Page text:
Thursday, October 24, 2013

In 1947, two important events occured: firstly, President Truman warned the American Congress that it was America's job to contain Communism - this became known as the Truman Doctrine - and secondly, US General George Marshall came up with a plan to help Europe recover from the war using American money - this became known as the Marshall Plan

Truman Doctrine
  • By 1947, Greece was one of the few countries in Eastern Europe that hadn'tturned communist. The Communist rebels in Greece were prevented from taking over by the British Army.
  • America was becoming increasingly alarmed by the growth of Soviet power. 
  • So, when the British told Truman they could no longer afford to keep their soldiers in Greece, Truman stepped in to take over. 
  • In March 1947, he told the American Congress it was America's job to stop communism growing any stronger. 
  • This was called the Truman Doctrine. 
  • It is often said that Truman advocated containment (stopping the Soviet getting any more powerful), but Truman did not use this word and many Americans spoke of "rolling back" communism.

Marshall Plan
  • In June 1947, General George Marshall made a visit to Europe to see what was needed. 
  • He came away thinking Europe was so poor that the whole of Europe was about to turn Communist.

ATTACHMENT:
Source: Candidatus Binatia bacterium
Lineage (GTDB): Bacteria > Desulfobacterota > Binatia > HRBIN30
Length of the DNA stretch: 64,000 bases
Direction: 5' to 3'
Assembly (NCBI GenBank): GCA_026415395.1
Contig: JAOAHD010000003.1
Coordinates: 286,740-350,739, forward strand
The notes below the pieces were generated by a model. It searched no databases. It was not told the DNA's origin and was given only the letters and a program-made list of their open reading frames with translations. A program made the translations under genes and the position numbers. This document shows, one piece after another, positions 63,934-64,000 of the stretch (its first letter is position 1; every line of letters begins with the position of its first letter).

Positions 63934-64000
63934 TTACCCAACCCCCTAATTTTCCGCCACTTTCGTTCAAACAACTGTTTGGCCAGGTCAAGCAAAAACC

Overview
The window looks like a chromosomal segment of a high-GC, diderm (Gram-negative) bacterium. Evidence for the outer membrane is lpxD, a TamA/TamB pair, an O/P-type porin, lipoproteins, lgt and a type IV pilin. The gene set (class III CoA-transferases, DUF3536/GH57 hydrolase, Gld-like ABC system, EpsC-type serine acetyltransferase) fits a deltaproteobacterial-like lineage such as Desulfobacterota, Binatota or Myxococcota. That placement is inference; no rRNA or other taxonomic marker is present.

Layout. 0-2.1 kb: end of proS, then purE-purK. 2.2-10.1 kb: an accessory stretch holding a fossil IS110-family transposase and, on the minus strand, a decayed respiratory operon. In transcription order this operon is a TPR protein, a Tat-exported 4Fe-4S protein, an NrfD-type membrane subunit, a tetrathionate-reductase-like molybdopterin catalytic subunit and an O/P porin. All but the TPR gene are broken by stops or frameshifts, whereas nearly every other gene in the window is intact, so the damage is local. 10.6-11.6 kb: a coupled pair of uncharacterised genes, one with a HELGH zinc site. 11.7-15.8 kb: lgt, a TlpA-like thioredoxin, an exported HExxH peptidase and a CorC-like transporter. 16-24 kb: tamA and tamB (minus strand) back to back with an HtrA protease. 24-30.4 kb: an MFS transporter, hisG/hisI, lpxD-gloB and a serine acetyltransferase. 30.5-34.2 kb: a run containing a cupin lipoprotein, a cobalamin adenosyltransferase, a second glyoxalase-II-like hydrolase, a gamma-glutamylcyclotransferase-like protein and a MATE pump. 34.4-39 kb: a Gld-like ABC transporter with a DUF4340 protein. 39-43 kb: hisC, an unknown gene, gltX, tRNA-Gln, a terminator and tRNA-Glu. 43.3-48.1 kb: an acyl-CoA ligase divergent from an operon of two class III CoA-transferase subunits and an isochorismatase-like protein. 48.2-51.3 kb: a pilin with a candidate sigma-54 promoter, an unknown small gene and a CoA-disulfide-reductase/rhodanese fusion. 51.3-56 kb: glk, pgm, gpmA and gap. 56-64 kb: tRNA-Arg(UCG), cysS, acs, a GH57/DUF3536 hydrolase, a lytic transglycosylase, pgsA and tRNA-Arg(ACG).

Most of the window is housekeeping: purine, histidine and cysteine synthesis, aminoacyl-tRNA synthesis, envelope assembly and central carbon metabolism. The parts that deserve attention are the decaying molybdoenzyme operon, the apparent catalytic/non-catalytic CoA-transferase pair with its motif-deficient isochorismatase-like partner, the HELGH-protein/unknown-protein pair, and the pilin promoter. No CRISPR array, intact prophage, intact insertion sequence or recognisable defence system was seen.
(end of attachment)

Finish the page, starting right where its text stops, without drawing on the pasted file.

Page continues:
• Marshall and Truman asked Congress for $17 billion to fund the European Recovery Programme nicknamed the Marshall Plan - to get the economy of Europe going again. 
  • Congress at first hesitated, but agreed in March 1948 when Czechoslovakia turned Communist. 
  • The aid was given in the form of food, grants to buy equipment, improvements to transport systems, and everything "from medicine to mules". 
  • Most (70 per cent) of the money was used to buy commodities from US suppliers: $3.5 billion was spent on raw materials; $3.2 billion on food, feed and fertiliser; $1.9 billion on machinery and vehicles; and $1.6 billion on fuel.

Stalin forbade the Cominform countries to apply for Marshall Aid.

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